2nd Mill Pits Bridge August 2013
Walkers who you don’t know seem very friendly , because they always speak when you pass them , be it in Glebe Meadow , the Mill Pits or Henlow Lake.
Would the same people talk if you passed them in the street ? I doubt it maybe when you are walking they think you are like minded to themselves.Which is nice
and how it should be and still is in Ireland. If you want to ask directions it’s rude not to have a little chat first.
There were no cows in the meadow much to the wife’s liking , whereas Jack and I would have liked it.
We walked as far as the Sandies but of course now there are filled in and its just an overgrown field.
I guess this is in Henlow anyway as once you cross the River Hiz it’s Henlow , I’m told.
So we turned round and walked down the Hicca Way to Glebe Meadow , following the course of the river Hiz.
The Hicca Way at Arlesey
The choice of name for this path which meanders along the River Hiz is based on history going back to the days of King Offa of Mercia who founded a religious settlement in Hitchin. The path follows the route the Hicca tribe would have more or less followed from Hitchin to the Danish Fort near the south east corner of Henlow.
The River Hiz is a small tributary river that feeds the River Ivel that, in turn, feeds the River Great Ouse.The River Hiz is a small tributary river that feeds the River Ivel that, in turn, feeds the River Great Ouse. Starting at its source of a chalk fed spring just south of the village of Charlton, the river winds its way through the county of Hertfordshire, moving its way into and through Hitchin, where it meets the River Oughton and River Purwell. The Hiz finally meets the River Ivel near the village of Henlow.The Hiz is properly pronounced “Hitch” as it takes its name from the Hicca tribe who inhabited the area and gave their name to Hitchin. This fact seems to be little known and it is now normally said as it is spelled.The Hiz is a focal point in the town of Hitchin, with a market that takes place historically by its banks.The Hiz also runs past a major (but now defunct) brickworks at Arlesey.Although small, the Hiz attracts a great deal of wildlife. There are many birds around this area, which include swans, ducks, coot and kingfishers. Fish inhabits the river (trout mainly) and there is also evidence for otters.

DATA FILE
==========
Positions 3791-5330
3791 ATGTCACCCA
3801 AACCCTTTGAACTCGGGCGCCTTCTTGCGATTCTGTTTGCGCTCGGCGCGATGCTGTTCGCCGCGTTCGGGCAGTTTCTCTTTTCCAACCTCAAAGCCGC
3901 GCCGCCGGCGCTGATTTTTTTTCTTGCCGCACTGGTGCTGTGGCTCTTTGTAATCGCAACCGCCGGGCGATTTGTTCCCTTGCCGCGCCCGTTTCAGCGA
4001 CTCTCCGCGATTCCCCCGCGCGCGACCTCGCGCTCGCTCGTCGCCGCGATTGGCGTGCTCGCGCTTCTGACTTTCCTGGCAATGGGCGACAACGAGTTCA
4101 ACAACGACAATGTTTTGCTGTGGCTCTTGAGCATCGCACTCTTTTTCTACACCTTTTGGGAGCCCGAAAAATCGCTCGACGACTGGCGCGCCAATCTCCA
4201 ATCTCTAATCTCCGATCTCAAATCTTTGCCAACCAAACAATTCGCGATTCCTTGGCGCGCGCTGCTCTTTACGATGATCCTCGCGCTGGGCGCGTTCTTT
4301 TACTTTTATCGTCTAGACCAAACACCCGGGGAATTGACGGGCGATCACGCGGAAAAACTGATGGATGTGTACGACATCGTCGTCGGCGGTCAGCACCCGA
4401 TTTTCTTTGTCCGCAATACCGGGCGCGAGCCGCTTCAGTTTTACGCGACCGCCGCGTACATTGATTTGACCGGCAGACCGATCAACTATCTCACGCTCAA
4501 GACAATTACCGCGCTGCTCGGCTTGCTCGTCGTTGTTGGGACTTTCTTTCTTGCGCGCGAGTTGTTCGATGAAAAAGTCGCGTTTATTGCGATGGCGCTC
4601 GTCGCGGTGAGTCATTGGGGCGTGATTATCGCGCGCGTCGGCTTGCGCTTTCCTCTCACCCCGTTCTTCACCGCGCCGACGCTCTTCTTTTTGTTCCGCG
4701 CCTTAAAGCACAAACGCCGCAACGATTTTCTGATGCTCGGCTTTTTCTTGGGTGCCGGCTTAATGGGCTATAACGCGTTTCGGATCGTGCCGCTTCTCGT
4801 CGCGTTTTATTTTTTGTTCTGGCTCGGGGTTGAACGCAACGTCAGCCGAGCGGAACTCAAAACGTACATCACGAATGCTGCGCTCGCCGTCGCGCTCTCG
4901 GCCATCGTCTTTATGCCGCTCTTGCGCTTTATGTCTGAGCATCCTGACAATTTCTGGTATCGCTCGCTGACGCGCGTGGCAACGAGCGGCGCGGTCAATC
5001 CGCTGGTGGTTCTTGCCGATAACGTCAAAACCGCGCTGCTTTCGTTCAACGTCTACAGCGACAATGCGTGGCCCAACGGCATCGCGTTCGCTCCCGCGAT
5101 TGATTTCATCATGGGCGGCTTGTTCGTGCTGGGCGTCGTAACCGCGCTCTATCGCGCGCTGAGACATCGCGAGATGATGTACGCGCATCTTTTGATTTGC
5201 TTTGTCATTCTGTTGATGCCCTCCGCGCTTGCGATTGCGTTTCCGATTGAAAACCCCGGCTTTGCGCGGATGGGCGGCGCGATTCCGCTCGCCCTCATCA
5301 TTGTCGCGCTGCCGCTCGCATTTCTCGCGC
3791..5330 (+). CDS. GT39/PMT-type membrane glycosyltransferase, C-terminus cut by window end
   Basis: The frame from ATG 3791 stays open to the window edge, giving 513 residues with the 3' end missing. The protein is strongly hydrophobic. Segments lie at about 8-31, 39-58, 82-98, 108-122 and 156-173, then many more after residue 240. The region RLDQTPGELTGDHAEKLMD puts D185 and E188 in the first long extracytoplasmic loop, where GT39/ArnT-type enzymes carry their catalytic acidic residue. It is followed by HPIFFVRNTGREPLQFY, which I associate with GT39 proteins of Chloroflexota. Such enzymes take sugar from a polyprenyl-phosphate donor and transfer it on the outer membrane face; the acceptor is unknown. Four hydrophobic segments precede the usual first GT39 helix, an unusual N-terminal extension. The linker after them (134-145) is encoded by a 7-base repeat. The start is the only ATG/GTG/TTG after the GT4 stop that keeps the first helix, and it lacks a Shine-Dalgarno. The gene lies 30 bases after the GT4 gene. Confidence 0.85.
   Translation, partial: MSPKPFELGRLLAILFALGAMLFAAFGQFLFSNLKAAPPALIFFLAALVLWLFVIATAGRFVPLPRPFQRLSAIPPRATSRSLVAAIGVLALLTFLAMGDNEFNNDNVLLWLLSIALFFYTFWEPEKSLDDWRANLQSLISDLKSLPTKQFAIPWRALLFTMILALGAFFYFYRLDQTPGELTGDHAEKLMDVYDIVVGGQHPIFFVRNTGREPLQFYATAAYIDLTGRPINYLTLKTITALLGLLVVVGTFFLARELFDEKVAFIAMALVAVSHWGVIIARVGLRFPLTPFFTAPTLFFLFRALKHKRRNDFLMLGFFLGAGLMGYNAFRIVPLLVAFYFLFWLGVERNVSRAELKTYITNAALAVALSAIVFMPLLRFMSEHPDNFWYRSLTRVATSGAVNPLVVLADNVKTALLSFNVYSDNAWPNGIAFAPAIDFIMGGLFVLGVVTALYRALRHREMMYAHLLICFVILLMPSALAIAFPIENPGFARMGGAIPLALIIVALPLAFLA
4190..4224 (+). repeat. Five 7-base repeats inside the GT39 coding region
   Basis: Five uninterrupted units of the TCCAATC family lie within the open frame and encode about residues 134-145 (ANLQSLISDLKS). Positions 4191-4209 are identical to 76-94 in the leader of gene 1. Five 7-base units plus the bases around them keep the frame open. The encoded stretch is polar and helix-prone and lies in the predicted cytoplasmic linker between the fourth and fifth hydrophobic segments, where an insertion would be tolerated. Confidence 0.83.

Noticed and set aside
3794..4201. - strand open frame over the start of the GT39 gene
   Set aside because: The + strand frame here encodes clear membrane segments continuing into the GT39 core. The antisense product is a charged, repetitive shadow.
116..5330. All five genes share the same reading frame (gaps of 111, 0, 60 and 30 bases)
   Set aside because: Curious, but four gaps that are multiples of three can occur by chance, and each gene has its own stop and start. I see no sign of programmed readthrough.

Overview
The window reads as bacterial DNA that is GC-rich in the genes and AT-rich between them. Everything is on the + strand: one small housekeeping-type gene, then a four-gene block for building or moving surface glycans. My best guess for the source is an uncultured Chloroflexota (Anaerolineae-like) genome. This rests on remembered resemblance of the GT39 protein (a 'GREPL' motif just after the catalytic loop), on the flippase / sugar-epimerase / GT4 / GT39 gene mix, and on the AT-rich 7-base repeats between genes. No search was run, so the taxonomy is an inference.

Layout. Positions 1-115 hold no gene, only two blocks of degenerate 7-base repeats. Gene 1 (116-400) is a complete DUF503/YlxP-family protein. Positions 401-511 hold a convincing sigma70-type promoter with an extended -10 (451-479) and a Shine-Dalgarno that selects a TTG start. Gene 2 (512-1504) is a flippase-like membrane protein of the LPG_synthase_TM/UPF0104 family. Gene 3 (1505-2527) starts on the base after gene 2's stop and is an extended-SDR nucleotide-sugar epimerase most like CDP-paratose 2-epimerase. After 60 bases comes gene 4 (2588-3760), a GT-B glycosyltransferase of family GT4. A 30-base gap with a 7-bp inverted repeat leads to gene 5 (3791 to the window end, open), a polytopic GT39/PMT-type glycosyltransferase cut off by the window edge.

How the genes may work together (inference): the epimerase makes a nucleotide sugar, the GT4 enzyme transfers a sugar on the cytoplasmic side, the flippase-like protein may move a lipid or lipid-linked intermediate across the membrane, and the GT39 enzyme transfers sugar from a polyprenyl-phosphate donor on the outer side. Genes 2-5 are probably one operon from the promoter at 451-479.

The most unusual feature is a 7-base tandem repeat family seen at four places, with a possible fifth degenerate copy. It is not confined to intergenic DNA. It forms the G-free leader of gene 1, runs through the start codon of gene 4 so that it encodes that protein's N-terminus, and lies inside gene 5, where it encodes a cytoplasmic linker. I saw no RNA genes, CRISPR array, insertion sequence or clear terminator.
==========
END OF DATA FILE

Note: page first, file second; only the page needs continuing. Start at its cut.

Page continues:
The Mill Pits New Railway crossing Bridge
I think the Bridge only went up this year it is still all pristine and new .There is New Fencing all the way down to the Railway Lines.Nice and safe now. There were a lot of people out walking in the Mill Pits but only us in Glebe Meadow.
Sonny Albone and his father Shetland had a herd of Jersey cows in the Mill Pits meadow and they used to have to cross the Railway lines 4 times a day taking the cows for their twice dailey milkings to the dairy which was near the bottom of Lynton avenue. This is hard to believe when you see the speed of the trains going under our new bridge. How did they manage to do this for years without any mishaps?? I remember going on knocking on their door and buying a bottle of fresh orange off Sonny’s mum. Sonny died in 2008.
WILLIAM (SONNY) GEORGE ALBONE On 4th December 2008, Sonny of Chase House, Arlesey formerly of High Street, Arlesey aged 92 years. Much loved Dad, Grandad and Brother, he will be very sadly missed…
The very Strong Remains of the Mill Pits wall its goes all the way across the river , the water flows over the top of it , but its still there.
I have not noticed it before , guess the river level was normally over it.
You can see how close the development comes to the river.
We had a picnic in the Old Moat nature reserve , there were blackberrys all around us , so we picked some for afters.
Arlesey Old Moat and Glebe Meadows are two nature reserves managed by the Wildlife Trust for Bedfordshire, Cambridgeshire and Northamptonshire. They lie adjacent to the River Hiz and the East Coast Main Line, west of Arlesey itself. The Glebe Meadows were purchased, by raising funds, by Arlesey Conservation for Nature (ACORN)for the public to enjoy in perpetuity for quiet recreation and for wildlife. The Wildlife Trust agreed to hold the title of the land on their behalf. The Town Council also agreed to financially support the upkeep of the meadows. This project was to commemorate the new Millennium. The day to day upkeep of the reserves is undertaken by ACORN volunteers.